Financial conditions facing household and business borrowers in Australia have become more restrictive in the period since the middle of last year, reflecting the combination of higher interest rates, reduced access to capital markets and, for some borrowers, tighter credit standards. In addition to passing on the recent increases in the cash rate, lenders have raised the interest rates on their loan products in response to higher wholesale funding costs. It remains to be seen how far funding difficulties in wholesale markets will curtail the ability of lenders to provide credit to households and businesses. While the major banks have been able to continue to access funding broadly in line with their pre-crisis experience, albeit at higher cost, other institutions have had more difficulty. Consequently, a number of the smaller players have sharply scaled back their lending. To date, the indications from housing loan approvals suggest that the major banks have increased their lending to an extent that has broadly offset the contraction from their competitors. For the business sector, there has been a marked contraction in access to funding in the capital markets but, to date, lending by banks has grown strongly to fill the gap.
The tighter financial conditions prevailing since the middle of last year seem to have had a modest restraining influence on household borrowing, though the effect on businesses has been less clear. Housing-related credit has expanded at an average rate of around 0.8 per cent a month recently, which is at the lower end of the range in which it has fluctuated over recent years. At this stage, there is little sign of any dampening effect on the market for established houses. Lending to businesses has remained strong, expanding by 24 per cent over the year to December, its fastest pace since the late 1980s. Even allowing for the sharply reduced borrowing by businesses on capital markets in recent months, the growth of total business debt has nonetheless remained very rapid, at a rate of 19 per cent over the year, noticeably faster than in the preceding period.
The December quarter consumer price index provided further evidence of a pick-up in Australia’s inflation rate. The CPI rose by 0.9 per cent in the quarter, lifting the year-ended rate to 3 per cent. Temporary factors held down the CPI increase in net terms over the year, most notably falls in fruit prices and a recent change to the child-care rebate, while petrol price fluctuations have also affected the recent quarterly outcomes. Estimates of underlying inflation which smooth out these volatile influences suggest an underlying rate of around 1 per cent in the December quarter and 3½ per cent over the year.
A number of factors are likely to have contributed to the pick-up in underlying inflation over recent quarters. As noted, domestic demand was strong in 2007 and constraints on productive capacity have persisted for some time. Significant rises in the prices of oil and other raw materials in world markets over the past couple of years have added to business input costs, though there has been a partly offsetting influence from the appreciation of the Australian dollar. Wage pressures until now have been mostly confined to the mining and construction industries. Nonetheless, labour market conditions are tight, and there is some evidence of higher growth in aggregate wages in the most recent period. In particular, while the wage price index has continued to show a relatively stable rate of wage inflation, the average earnings measure, which captures a broader range of labour costs, has picked up appreciably over the latest year. Measures of inflation expectations have also been picking up gradually in recent quarters.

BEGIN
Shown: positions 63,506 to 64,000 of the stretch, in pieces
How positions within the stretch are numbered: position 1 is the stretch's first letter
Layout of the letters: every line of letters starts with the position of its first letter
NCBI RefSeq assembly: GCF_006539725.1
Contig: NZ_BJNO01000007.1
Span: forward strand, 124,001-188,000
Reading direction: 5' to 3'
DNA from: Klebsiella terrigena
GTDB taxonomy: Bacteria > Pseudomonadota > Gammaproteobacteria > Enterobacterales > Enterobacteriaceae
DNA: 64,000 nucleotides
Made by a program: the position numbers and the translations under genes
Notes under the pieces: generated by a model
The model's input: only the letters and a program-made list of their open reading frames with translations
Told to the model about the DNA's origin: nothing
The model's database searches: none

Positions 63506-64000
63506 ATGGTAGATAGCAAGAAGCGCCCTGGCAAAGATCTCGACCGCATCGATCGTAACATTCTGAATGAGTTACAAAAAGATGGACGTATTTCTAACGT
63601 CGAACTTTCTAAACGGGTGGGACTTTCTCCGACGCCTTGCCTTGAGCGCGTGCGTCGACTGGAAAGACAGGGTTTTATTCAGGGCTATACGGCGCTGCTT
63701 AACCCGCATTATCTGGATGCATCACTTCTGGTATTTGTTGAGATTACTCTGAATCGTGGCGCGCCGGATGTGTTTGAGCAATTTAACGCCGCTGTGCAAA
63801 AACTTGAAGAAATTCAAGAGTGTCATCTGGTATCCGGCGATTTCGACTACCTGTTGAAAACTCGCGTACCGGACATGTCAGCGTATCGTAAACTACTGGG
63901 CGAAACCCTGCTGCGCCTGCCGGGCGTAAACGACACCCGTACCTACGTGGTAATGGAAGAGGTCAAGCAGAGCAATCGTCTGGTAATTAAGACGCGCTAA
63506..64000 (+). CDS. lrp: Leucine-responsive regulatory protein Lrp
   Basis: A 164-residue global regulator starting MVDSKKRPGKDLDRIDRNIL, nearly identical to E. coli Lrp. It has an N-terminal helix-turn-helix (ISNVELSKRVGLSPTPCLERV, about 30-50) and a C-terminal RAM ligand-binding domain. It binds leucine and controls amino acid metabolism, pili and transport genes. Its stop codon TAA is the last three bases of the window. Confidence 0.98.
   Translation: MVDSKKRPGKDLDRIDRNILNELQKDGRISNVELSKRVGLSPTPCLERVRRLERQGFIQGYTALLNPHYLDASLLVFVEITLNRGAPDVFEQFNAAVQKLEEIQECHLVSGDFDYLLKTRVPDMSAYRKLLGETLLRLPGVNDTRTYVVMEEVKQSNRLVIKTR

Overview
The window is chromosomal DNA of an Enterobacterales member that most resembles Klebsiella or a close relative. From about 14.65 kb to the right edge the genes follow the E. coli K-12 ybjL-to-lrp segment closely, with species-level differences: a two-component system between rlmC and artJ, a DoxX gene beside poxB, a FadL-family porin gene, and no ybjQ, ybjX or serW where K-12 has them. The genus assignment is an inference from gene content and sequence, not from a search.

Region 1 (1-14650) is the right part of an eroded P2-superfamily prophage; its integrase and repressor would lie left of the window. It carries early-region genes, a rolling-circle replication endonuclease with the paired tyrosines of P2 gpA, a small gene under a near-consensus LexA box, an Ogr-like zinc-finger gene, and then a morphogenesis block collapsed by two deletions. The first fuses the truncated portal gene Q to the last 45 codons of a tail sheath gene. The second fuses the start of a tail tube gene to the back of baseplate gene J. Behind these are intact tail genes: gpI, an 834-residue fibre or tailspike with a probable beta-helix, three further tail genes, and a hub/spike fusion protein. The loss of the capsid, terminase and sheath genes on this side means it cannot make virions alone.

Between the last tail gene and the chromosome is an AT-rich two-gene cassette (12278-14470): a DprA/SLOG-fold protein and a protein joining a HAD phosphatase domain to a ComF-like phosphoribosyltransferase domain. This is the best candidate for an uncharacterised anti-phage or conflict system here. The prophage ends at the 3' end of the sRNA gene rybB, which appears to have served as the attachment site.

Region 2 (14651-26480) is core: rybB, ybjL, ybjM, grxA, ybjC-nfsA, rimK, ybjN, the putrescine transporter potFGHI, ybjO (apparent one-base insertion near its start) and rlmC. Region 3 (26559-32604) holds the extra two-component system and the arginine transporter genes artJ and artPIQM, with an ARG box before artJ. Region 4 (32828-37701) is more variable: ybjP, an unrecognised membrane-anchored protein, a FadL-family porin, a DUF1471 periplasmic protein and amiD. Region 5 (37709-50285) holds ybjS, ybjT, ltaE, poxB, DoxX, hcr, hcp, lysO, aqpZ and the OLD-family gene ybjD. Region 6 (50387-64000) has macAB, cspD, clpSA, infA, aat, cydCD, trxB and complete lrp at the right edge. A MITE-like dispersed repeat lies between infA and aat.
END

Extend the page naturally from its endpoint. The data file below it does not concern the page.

In the short term, inflation as measured on a year-ended basis is likely to increase further, reflecting in part the quarterly pattern of price increases that have already occurred. Given the current strength of domestic demand and pressures on capacity, a significant moderation in demand will be needed if inflation is to be satisfactorily reduced over time. There are a number of forces at work that could contribute to such an outcome, though the extent of the downward pressure they will exert on inflation is uncertain. The level of interest rates has been lifted to a position that is on the restrictive side of neutral, reflecting increases in both the cash rate and lending rates. The deterioration in global growth can also be expected to dampen demand and activity in Australia. On the supply side, the high level of business investment will help to raise the growth of the economy’s productive potential over time. Taking into account these factors, including the Board’s decision to increase the cash rate in February, inflation is forecast to decline gradually from late this year, but would still be around 3 per cent in two years time.
The situation in the global economy and financial markets remains a major source of uncertainty for this outlook. It is possible that there will be a sharper downturn in the world economy than is currently forecast, and there is also a risk that tighter credit supply could constrain demand and activity in Australia to a greater extent than is assumed. Should those risks eventuate, inflation would fall more quickly than is currently forecast. On the other hand, domestic demand has to date shown considerable momentum, and there are further income gains from the terms of trade and other factors ahead. There thus remains a risk under the current monetary policy setting that demand does not moderate sufficiently to achieve the forecast reduction in inflation. A further risk is the possibility that inflation expectations could rise, which would make the reduction in inflation more difficult to achieve.
On the current outlook, then, and allowing for the inevitable uncertainties in forecasting, the risk of inflation remaining uncomfortably high for some time is considerable. Absent a further shift in economic risks to the downside, therefore, monetary policy is likely to need to be tighter in the period ahead.